Private vs Public schools – again

And just who is Steve Biddulph (SunHerald 10 June), author of Raising boys in the 21st century.
Is he a credible author; is he an “authority” on raising boys in the 21st century; who is he to broadbrush boys at the private school to which Biddulph’s “friends” sent their son Kieran as aggressive, affluent, entitled, unanchored, with much trash-talking about girls, sharing of gross pornography, boasting about sexual experiences real or imagined. All this implicitly suggesting that none of this occurred at Kieran’s previous school – a public school…while these privileged boys were like street corner thugs.
Come on Steve, get around, talk to more people than you apparently have and you will find that there are thugs in every area, not only in privileged schools and well mannered, decent boys also in every school..
It looks to me like the old green-eyed monster – envy and it rears its ugly head every so often in the Letters pages.



What do some of our contributors to local papers  want in the future? An education system that produces all of the same?   Do we want “the great equaliser” or do we want people with different and flexible minds and able to think outside the box.
I was reminded of this with one of the letters to the Editor SMH – “I believe that ….always been the great equaliser of society” – SMH 7 May. Where will we get our rebels, our different thinkers, our philosophers, our progressives, our fighters for the rights of the disadvantaged, etc. from such an “equal” society?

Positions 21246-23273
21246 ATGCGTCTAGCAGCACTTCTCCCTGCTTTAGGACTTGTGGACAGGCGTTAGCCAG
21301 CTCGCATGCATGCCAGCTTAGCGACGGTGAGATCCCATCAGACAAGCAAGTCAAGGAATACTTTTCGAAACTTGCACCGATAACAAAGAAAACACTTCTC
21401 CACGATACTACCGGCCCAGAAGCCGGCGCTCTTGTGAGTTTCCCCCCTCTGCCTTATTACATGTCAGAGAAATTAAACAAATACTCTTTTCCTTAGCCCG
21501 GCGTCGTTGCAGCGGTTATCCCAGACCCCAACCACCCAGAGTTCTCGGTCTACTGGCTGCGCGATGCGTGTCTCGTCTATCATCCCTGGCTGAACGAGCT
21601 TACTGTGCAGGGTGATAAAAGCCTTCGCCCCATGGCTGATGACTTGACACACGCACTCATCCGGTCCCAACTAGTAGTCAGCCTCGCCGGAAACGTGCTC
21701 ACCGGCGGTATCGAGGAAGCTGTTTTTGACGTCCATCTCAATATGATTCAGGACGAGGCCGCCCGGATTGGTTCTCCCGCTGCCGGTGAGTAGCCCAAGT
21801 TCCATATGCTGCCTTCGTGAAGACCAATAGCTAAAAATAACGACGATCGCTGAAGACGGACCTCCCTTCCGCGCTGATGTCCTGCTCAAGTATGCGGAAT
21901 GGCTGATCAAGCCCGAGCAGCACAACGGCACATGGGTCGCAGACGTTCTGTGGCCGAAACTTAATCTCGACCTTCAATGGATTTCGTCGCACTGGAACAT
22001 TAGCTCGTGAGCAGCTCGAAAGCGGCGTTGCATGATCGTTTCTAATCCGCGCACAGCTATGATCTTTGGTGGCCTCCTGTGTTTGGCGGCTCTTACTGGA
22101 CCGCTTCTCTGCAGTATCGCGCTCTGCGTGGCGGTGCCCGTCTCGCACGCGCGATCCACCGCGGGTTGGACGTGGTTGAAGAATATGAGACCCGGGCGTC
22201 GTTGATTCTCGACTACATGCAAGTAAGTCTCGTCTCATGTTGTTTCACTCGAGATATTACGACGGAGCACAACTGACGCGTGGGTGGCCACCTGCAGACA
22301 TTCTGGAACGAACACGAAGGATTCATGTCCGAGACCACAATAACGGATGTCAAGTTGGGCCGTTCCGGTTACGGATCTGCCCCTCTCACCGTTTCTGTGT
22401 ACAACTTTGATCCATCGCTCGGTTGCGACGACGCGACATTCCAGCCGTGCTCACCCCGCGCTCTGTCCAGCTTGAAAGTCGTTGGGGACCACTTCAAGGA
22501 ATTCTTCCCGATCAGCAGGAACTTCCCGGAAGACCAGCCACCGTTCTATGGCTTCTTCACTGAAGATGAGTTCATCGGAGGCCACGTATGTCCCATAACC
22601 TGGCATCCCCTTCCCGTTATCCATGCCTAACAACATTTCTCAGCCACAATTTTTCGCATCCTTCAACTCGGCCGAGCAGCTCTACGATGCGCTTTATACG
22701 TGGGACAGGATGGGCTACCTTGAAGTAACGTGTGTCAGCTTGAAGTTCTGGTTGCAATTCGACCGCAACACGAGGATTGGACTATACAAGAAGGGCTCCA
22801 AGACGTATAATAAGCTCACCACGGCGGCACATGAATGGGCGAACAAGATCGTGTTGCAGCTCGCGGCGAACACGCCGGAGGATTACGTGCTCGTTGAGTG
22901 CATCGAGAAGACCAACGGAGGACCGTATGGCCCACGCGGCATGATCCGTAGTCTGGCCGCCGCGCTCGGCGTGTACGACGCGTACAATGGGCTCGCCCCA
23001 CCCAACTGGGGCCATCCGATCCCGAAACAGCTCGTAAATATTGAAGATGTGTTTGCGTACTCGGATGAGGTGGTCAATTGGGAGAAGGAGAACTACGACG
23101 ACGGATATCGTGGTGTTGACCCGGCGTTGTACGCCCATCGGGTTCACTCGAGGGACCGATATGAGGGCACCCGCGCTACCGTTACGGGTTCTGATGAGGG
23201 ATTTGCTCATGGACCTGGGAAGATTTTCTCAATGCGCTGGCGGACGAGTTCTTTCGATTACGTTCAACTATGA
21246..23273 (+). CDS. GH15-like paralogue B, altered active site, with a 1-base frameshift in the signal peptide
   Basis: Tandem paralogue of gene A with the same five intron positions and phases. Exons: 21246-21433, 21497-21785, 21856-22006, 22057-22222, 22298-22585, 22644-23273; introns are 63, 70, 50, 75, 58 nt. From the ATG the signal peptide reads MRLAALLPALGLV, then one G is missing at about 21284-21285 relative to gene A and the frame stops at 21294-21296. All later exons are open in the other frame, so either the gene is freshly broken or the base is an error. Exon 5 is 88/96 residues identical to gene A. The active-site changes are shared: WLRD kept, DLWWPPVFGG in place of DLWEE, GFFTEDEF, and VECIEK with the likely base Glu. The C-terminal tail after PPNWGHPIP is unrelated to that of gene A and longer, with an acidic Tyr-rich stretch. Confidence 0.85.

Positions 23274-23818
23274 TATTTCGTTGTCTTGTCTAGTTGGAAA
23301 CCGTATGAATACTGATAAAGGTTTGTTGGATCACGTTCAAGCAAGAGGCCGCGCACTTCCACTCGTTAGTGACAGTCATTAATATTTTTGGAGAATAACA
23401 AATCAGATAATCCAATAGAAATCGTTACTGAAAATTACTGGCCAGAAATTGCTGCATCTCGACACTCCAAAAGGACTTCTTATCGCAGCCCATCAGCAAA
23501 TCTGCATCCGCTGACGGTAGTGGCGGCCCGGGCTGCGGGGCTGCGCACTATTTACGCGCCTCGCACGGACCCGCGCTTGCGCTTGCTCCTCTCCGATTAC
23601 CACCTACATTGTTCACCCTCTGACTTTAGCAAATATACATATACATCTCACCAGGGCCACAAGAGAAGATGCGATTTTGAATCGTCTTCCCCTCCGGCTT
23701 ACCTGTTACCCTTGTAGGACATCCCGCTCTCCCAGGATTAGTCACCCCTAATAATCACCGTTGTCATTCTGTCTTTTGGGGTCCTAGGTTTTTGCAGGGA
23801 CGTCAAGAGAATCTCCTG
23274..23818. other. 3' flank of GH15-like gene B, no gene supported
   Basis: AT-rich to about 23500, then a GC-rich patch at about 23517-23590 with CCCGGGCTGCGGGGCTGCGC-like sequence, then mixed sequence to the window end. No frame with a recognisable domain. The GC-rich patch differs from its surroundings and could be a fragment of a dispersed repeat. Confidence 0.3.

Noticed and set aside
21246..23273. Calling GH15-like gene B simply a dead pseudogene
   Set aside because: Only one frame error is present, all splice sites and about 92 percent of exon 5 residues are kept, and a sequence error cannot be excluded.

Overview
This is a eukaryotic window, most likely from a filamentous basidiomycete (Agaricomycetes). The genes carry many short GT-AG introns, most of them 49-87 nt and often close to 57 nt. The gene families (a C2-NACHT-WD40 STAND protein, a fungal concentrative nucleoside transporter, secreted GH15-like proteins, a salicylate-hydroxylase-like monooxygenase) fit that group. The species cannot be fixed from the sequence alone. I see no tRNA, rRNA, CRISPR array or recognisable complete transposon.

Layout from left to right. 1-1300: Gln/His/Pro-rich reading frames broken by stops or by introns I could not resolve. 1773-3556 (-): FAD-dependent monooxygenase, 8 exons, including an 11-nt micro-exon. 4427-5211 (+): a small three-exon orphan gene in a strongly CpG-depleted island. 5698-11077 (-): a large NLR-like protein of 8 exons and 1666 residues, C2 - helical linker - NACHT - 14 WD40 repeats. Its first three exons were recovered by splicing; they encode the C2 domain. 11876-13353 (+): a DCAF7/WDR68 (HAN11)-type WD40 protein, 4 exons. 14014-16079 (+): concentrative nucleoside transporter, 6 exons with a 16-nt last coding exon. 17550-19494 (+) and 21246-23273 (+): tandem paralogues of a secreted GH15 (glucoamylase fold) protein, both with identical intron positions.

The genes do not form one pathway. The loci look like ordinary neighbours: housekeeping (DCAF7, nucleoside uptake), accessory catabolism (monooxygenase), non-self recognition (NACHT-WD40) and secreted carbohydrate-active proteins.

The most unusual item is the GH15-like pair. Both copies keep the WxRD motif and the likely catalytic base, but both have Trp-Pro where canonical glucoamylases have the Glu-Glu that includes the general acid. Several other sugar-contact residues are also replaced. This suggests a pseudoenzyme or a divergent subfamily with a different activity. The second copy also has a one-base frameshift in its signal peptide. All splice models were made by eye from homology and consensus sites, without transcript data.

School funding – again

What a lot for my mind to digest (Funding gap leaves public schools with 30% shortfall – SMH 12 April) but I think I have arrived at a kernel of truth in the mass of figures: Govt funding represented 96% of the total net recurrent income of public schools and 80%   of the net income of Catholic schools in 2016 but only 45% of total income of private schools. In 2016 the state’s private schools raised nearly $11,000 a student from fees, charges, contributions and other private sources on top of their total govt funding of $9054 a student.
Does this sound right, Paliavi Singhal, writer of the article?

School funding – yet again

There’s something a little bit haywire in an article in a recent SMH article (8/3/2018) – Funding bonanza for rich Sydney schools – Surely the figures tell us that in total, govt schools in NSW educating 788,891 students received $20,281 per student in 2017, while the state’s non-govt school network of 418,383 pupils received $10,755 per student.  Unless I am missing something state schools get nearly twice the funding of non-state schools per pupil.
I would dearly love to see an article setting out what would be the position if even half of non-state-school pupils left and walked up the street to the local govt schools.
Could I use the word “chaos”.


I found the following article interesting after all the ill-informed (dare I say – biased) stuff in the papers recently:  Published: 08 March 2018

Has debate around the Catholic Church become so polarised that it is moving towards irrational extremes, asks Joel Hodge. Source: ABC Religion and Ethics.

By no means am I advocating that the Church be exempt from robust public scrutiny. I am also not wishing to divert attention from historical abuse and grievous cover-ups in the Church. I firmly express support for the survivors who have bravely stood up to seek justice and healing.Rather, I want to avoid prejudicial scrutiny that only leads to misdirected blame. This misdirection allows all parties to avoid proper accountability.